Wednesday, 16 March 2016

The cassette revival

Cassette edition of "Let It Be...Naked", 2003.
Never mind the vinyl revival, hot on it's heels is the cassette revival! For those of us who grew up in the seventies, many of us had our first encounters with the music of The Beatles through the cassette medium. For the past five years, the cassette tape market has been experiencing a revival, increasingly so.

In 1969, this was the first cassette player in our household.
Resident Advisor recently reported that America's biggest cassette manufacturer, National Audio Company, has seen sales increase by 33 percent since 2014. NAC owner Steve Stepp told the Chicago Tribune that his firm is making 250 to 350 titles at any given time, including 5 to 10 releases a week from Universal Music Group.

Some major artists are capitalising on the trend. Kanye West's "Yeezus" and Justin Bieber's "Purpose" both had cassette pressings, as does Macklemore's new album (which isn't on vinyl). Roy Culver of Nuclear Blast Records confirms that Slayer's recent "Repentless" LP sold out of its 1,000 cassette run before the record even came out.

Record Store Day 2015 reported growth in cassette tape sales, while a survey by ICM in April last year revealed 5 per cent of music fans had bought a cassette tape that month, up from 2 per cent the previous year.

Beatles collectors are starting to pick up on the trend, and we have seen increased prices in the used cassette market the past years.


The Beatles Golden Greatest Hits, official Swedish release from 1979.
For a long time, getting used Beatles cassette tapes has been relatively easy and affordable, but prices are on the way up. Like the case is with vinyl records, a cassette collector is mostly collecting domestic cassette releases from his own country - when branching out, the original first editions from USA and U.K. is next on the list, followed by more exotic cassettes from other countries. The short-lived trend of cassingles is also a niche to collect, and of course cassette-only releases like the famous Heineken cassette has a place in any collection.

Further reading:
USA cassette releases
UK cassette releases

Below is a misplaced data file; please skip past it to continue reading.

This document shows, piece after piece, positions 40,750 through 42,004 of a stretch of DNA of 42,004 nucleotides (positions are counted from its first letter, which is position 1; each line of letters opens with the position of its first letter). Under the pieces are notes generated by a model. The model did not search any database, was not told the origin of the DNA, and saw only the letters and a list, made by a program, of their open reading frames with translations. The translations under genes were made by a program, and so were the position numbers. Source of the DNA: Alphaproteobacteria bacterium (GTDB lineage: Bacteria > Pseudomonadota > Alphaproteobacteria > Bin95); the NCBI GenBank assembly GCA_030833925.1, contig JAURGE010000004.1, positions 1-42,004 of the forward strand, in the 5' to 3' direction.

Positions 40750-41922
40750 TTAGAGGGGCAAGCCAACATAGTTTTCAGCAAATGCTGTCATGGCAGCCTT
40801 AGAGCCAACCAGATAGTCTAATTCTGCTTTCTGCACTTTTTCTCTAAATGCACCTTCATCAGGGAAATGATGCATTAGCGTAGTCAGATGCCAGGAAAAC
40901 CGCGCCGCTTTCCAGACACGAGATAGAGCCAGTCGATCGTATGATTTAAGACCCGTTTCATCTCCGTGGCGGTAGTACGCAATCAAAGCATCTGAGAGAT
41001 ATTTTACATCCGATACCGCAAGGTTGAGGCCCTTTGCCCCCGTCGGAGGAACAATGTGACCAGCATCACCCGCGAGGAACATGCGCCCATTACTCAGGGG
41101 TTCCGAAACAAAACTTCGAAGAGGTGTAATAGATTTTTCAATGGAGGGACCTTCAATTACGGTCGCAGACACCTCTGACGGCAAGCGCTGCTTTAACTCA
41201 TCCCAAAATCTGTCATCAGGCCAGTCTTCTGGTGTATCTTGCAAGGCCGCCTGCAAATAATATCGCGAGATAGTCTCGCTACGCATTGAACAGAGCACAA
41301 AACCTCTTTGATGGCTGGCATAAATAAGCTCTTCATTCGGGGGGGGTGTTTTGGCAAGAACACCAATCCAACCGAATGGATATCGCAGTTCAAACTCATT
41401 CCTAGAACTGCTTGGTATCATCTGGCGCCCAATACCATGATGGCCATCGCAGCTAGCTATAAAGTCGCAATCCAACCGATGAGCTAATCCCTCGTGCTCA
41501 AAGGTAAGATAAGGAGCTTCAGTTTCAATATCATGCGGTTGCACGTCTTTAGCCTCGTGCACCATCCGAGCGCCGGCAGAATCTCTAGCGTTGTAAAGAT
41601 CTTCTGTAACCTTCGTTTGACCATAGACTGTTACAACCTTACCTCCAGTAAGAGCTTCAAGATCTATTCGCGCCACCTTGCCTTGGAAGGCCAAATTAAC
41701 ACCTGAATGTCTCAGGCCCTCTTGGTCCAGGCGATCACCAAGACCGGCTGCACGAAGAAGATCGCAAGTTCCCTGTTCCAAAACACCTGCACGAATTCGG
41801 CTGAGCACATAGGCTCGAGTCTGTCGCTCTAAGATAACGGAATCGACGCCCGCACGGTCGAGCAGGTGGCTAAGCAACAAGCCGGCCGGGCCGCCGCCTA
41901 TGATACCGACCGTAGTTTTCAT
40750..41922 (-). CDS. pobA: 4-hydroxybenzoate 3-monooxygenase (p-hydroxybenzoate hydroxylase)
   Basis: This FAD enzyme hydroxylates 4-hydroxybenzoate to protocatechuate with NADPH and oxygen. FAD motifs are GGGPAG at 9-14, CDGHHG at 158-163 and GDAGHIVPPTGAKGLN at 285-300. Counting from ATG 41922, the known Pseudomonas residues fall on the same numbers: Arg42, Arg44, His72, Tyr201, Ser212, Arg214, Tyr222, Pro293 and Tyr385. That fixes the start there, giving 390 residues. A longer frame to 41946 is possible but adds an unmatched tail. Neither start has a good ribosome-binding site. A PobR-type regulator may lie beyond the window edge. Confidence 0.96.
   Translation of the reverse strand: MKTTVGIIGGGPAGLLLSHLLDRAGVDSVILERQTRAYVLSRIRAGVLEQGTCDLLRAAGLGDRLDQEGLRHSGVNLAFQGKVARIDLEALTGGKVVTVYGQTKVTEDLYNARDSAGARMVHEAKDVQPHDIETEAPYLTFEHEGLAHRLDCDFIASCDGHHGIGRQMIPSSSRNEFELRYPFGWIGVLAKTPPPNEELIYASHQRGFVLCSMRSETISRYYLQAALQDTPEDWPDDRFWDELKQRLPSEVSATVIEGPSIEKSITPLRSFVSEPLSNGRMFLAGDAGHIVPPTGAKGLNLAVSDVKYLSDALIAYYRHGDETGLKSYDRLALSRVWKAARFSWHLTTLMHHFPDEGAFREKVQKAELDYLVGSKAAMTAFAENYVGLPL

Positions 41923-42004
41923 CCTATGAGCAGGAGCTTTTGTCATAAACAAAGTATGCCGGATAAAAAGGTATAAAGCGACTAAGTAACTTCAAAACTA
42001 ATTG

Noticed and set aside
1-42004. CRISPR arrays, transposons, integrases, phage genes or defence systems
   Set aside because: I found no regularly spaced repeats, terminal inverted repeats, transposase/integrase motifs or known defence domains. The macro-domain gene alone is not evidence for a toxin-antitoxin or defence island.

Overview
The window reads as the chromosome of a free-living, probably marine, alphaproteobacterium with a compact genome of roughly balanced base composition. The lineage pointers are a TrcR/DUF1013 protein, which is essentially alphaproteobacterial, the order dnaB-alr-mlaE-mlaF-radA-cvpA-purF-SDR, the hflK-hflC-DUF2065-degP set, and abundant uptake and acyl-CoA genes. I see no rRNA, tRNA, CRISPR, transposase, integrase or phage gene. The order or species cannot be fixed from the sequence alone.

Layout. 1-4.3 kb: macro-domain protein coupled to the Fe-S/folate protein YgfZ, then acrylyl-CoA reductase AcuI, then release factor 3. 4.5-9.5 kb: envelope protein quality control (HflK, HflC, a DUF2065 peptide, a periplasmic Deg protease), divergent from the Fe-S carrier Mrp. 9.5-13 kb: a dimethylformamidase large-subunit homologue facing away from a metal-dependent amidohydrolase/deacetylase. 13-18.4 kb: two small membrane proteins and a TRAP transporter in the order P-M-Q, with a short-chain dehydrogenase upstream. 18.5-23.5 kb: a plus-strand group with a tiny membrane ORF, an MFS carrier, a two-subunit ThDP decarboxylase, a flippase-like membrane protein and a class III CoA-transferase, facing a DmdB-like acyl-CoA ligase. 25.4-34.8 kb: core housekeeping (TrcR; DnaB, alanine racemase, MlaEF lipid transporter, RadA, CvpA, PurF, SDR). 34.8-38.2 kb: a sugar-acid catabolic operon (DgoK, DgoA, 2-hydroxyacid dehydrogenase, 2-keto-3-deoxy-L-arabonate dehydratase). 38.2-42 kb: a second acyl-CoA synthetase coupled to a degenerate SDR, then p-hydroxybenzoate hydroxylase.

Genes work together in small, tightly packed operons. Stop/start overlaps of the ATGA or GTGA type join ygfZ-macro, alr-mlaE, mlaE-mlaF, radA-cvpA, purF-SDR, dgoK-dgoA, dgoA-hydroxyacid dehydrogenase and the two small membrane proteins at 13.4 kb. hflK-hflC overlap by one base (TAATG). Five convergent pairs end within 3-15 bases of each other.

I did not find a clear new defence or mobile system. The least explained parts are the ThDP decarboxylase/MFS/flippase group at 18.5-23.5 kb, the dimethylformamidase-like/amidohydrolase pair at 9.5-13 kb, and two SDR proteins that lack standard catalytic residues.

The Beatles on Cassettes (Facebook group)
WogBlog tag: Beatles Cassettes

7 comments:

RAJ said...

I hate the sound of the crackle from vinyl records. I hate the sound of hiss from tapes. I will never be a vinyl or tape "purist". I am one who embraced the digital age with open arms! I will never understand these two movements...but I have no problem with them doing it as it will never cause the digital age to disappear. Whatever gives them pleasure.

David Moorhead said...

So sales are up to 9 from 6?

I hate cassettes. They are garbage. I loved it when they went away and I want them to stay away, hipsters be damned.

BWSmythe said...

In the UK at least cassettes, just like VHS tapes, could easily be found in charity shops for as little as 10p until recently, but in the last few years the shops have been asking that no-one donate them as they're impossible to sell - thus there'll be thousands of 'collectables' going into the rubbish. But I agree with the above: they were good at the time, but awful in retrospect :)

James Percival said...

Apart from nostalgia I can't see the appeal either. Most pre-recorded tapes used fairly low grade tape. What do they offer that solid state formats like MP3 don't do better including accessing the music you want to hear? Vinyl I can understand because sonically a well mastered and pressed LP on a good turntable offers something CD can't quite match (and I hung on to my vinyl thankfully). But not cassettes.

vagma said...

I guess the next Big Thing will be Betamax.

arrownet said...

You haven't heard Sgt Pepper until you've heard it on wax cylinder.

Terence Daniel Collier said...

If you listen to Tomorrow Never Knows getting chewed up in a tape player it sounds like John is saying ""Wiggum forever, Barney never..."